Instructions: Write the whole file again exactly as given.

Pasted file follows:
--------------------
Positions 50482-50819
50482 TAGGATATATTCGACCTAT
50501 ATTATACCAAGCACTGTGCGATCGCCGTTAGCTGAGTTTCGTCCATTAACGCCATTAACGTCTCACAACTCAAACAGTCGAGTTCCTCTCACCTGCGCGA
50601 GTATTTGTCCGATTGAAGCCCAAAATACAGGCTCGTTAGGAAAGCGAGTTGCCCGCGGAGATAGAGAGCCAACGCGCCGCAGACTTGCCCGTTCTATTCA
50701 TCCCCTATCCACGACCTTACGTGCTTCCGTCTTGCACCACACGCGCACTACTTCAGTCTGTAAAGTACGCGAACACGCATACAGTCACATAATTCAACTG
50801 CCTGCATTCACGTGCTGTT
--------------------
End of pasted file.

Positions 50482-50819
50482 TAGGATATATTCGACCTAT
50501 ATTATACCAAGCACTGTGCGATCGCCGTTAGCTGAGTTTCGTCCATTAACGCCATTAACGTCTCACAACTCAAACAGTCGAGTTCCTCTCACCTGCGCGA
50601 GTATTTGTCCGATTGAAGCCCAAAATACAGGCTCGTTAGGAAAGCGAGTTGCCCGCGGAGATAGAGAGCCAACGCGCCGCAGACTTGCCCGTTCTATTCA
50701 TCCCCTATCCACGACCTTACGTGCTTCCGTCTTGCACCACACGCGCACTACTTCAGTCTGTAAAGTACGCGAACACGCATACAGTCACATAATTCAACTG
50801 CCTGCATTCACGTGCTGTT